12:45 PM, Thursday, January 13, 2000
Room 104, Gates Computer Science Building

Networking non-PC devices using BlueSky and Bluetooth

Pravin Bhagwat
Mobile Networking Group

IBM, Thomas J. Watson Research Center

About the talk:

The BlueSky project aims at providing a low-cost, low-power, indoor wireless networking solution for non-PC devices such as palmtop computers, cell phones, digital cameras, and computer peripherals. In this talk, I will describe our design rationale and implementation experience of building two variants of the BlueSky system. The first BlueSky prototype was built using a radio module from a cordless phone. Users can plug-in the BlueSky adapter into the serial port of their palmtop devices and access networking services over the cordless link. An attractive feature of the system is that it enables MobileIP style seamless roaming without requiring any changes to the networking stack of palmtop devices. The next version of the BlueSky system is being built on top of Bluetooth. Bluetooth is an emerging, low-power, short range RF wireless technology which is aimed at eliminating cables between devices. In principle, using Bluetooth radio modules it should be possible to form an ad hoc network of devices, but the techniques for forming such networks have not been fully explored yet. I will present our initial results which include a technique for characterizing Bluetooth network topologies, algorithms for self-organization, and a method for routing packets over Bluetooth ad hoc networks. I will conclude the talk with a discussion of open problems in this area.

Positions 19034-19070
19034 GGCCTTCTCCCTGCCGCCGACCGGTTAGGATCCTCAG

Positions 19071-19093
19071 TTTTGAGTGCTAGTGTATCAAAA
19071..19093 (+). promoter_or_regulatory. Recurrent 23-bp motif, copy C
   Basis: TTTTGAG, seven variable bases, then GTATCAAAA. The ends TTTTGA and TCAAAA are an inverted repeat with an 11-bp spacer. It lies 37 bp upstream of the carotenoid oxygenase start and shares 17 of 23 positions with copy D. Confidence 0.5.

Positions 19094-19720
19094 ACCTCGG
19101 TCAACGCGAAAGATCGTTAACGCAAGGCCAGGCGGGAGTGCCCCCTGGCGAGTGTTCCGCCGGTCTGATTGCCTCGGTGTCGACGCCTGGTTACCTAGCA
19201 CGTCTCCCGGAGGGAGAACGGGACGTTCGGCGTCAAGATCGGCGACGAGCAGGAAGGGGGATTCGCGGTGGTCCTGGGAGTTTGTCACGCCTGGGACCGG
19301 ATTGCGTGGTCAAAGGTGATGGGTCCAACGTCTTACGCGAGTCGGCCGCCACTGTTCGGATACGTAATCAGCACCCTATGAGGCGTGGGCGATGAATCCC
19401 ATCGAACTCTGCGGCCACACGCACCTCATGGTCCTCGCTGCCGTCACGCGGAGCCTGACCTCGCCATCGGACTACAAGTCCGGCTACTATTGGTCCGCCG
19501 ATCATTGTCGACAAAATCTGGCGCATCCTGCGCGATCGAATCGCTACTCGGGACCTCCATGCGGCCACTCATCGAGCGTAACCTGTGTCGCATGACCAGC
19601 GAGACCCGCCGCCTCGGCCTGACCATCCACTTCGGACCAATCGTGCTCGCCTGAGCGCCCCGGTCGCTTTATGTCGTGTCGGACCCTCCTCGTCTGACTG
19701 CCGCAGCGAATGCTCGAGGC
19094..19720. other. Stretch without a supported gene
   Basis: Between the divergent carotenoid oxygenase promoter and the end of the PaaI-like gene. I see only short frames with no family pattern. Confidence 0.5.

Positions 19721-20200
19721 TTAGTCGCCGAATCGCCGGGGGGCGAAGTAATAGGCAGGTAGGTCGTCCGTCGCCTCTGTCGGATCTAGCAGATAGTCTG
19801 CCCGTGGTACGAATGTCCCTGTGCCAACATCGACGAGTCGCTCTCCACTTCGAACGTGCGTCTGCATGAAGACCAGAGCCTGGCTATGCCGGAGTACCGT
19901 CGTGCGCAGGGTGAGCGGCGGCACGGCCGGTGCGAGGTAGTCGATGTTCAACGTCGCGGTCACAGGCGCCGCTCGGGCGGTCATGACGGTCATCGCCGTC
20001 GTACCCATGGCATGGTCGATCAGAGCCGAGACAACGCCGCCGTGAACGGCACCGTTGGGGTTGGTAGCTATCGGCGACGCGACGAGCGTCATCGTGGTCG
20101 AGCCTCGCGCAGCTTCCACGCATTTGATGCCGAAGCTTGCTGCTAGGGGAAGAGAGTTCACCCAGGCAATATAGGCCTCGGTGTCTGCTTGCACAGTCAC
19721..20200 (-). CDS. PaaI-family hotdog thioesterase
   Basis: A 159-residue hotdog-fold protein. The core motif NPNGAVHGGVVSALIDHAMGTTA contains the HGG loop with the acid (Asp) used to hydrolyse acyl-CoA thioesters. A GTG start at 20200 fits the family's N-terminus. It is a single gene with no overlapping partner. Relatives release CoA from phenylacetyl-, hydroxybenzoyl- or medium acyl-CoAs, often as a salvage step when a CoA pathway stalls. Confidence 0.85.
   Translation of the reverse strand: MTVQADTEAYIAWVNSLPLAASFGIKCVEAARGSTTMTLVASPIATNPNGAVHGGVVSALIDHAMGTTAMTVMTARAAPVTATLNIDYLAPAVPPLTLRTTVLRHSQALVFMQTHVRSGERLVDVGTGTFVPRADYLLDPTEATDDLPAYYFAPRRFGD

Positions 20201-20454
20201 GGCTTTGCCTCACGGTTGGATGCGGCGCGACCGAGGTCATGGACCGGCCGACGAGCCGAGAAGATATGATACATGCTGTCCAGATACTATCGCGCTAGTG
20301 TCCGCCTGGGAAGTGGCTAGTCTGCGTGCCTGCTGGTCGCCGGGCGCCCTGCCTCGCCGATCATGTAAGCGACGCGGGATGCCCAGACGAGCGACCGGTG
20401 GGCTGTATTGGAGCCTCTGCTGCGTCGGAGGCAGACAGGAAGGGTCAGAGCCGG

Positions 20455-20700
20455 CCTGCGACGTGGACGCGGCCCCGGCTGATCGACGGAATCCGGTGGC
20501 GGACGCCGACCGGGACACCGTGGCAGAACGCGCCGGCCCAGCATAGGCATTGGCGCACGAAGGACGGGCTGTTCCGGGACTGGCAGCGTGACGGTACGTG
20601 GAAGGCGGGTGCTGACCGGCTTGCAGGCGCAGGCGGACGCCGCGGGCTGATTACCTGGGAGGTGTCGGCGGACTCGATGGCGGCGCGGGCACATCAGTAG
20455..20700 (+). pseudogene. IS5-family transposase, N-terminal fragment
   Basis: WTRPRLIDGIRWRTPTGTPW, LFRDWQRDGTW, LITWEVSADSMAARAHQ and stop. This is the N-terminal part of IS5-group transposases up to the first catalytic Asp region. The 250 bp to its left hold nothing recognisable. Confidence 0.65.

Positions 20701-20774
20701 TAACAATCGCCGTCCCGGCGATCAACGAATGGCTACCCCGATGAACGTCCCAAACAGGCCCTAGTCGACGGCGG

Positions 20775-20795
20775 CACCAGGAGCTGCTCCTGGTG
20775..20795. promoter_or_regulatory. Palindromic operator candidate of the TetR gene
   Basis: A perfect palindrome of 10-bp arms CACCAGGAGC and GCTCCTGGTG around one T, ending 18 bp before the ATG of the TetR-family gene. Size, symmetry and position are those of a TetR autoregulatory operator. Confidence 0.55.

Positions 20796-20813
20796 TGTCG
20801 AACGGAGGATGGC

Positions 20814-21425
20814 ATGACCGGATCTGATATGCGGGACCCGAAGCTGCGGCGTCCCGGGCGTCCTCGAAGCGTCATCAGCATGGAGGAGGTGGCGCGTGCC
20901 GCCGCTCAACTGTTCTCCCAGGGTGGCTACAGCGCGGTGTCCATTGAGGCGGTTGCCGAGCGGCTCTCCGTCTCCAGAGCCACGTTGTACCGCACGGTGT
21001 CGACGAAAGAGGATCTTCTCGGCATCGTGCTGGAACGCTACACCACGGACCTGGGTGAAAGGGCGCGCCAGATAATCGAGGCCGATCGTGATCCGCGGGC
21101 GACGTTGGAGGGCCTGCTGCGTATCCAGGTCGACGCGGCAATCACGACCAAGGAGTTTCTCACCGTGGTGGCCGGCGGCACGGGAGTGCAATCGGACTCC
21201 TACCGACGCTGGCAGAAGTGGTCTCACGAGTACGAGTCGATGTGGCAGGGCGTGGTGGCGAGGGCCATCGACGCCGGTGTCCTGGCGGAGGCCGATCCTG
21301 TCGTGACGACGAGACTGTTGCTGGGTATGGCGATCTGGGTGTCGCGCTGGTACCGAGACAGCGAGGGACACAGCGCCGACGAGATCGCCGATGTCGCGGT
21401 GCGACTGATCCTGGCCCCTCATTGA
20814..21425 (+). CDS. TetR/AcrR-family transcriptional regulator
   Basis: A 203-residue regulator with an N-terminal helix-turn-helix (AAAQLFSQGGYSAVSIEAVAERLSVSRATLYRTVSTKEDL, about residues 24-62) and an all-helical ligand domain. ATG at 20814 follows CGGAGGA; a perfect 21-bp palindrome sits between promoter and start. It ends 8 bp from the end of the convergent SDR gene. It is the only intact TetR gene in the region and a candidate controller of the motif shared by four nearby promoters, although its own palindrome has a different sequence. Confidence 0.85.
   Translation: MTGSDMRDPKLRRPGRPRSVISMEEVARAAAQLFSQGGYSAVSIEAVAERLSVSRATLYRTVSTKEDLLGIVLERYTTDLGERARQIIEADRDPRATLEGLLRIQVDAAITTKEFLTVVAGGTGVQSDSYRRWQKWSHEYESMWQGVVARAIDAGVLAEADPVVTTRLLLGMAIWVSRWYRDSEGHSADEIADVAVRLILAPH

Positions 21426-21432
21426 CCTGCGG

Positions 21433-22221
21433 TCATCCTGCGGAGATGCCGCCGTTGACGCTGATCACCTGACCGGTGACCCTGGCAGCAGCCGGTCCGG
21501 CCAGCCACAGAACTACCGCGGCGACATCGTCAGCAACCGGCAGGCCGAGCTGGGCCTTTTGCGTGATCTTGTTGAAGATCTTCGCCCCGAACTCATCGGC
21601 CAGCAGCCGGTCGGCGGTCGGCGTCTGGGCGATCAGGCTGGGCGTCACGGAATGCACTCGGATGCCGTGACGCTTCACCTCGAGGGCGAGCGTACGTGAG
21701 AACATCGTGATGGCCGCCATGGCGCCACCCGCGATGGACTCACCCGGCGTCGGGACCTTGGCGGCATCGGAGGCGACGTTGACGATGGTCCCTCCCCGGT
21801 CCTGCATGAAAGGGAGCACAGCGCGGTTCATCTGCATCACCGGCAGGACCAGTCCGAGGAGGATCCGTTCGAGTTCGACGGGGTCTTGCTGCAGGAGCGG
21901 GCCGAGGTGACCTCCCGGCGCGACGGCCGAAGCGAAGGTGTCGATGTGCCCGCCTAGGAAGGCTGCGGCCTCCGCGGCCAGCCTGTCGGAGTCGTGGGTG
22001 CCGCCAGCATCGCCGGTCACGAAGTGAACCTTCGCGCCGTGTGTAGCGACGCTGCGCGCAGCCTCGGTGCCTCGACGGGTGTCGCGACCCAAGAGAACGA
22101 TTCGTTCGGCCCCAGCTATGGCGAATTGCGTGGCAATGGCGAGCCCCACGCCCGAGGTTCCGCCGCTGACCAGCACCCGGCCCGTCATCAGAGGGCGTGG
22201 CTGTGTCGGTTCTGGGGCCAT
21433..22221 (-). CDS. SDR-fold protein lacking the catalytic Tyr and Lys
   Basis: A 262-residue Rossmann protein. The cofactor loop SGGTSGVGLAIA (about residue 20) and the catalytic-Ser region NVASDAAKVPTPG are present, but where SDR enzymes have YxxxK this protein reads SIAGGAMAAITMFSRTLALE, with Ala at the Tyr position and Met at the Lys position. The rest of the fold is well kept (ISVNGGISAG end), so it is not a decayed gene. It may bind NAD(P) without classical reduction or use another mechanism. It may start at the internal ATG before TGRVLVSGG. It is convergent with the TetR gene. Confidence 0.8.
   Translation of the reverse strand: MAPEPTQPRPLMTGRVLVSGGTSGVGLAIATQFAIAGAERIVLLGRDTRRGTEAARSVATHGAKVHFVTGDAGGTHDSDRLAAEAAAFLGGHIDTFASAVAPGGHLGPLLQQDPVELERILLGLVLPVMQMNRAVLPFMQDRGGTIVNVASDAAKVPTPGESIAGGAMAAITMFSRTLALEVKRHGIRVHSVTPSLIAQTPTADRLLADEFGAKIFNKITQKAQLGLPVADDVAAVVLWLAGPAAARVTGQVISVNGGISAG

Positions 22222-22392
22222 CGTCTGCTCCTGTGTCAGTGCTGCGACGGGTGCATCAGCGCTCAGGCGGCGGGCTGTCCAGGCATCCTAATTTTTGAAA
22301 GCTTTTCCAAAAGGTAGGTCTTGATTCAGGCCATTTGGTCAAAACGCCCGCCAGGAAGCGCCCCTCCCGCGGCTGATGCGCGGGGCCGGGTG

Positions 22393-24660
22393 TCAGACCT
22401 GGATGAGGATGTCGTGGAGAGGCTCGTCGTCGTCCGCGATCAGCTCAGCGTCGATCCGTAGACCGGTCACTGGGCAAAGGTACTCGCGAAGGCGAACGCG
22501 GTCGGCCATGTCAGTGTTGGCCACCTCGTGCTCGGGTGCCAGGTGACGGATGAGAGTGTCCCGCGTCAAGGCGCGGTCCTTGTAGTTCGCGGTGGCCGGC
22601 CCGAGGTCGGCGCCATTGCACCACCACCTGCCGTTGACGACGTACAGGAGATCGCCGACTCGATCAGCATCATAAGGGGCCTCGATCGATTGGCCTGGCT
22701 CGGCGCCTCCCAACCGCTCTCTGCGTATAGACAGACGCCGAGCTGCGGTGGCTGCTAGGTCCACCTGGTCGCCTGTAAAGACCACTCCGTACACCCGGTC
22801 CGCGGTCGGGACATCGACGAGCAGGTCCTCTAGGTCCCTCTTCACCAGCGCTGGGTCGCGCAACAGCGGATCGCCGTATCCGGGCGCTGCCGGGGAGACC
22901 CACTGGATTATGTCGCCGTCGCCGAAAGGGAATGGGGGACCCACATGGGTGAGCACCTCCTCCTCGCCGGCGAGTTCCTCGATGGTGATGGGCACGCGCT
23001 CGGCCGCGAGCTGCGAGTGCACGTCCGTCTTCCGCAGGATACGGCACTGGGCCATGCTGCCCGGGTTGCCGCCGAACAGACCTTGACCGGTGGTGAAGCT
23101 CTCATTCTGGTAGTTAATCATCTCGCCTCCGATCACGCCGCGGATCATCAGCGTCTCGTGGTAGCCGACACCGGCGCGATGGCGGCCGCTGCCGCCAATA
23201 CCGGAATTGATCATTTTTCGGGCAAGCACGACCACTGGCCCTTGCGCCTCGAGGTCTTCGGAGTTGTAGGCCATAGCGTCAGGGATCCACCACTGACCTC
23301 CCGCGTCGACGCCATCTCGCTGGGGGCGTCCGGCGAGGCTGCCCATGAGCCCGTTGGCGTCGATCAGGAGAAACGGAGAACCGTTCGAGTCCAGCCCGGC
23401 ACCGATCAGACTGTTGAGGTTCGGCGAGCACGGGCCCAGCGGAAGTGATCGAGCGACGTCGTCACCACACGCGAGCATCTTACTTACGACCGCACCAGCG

About the speaker:

Pravin Bhagwat is a member of research staff at IBM Thomas J. Watson Research Center, New York. Since joining IBM in 1995, he has worked on a number of topics including mobile computing, networking protocols, proxies, and firewalls. He is the designer of BlueSky, an indoor wireless networking system for palmtop computers, and the co-inventor of TCP splicing, a technique for building fast application layer proxies. He actively serves on program committees of mobile computing and networking conferences and and has published several technical papers in the area of mobile computing and networking. He has a Ph.D. in computer science from the University of Maryland, College Park. He also holds an adjunct faculty appointment in the electrical engineering department at Polytechnic University, Westchester Campus, NY.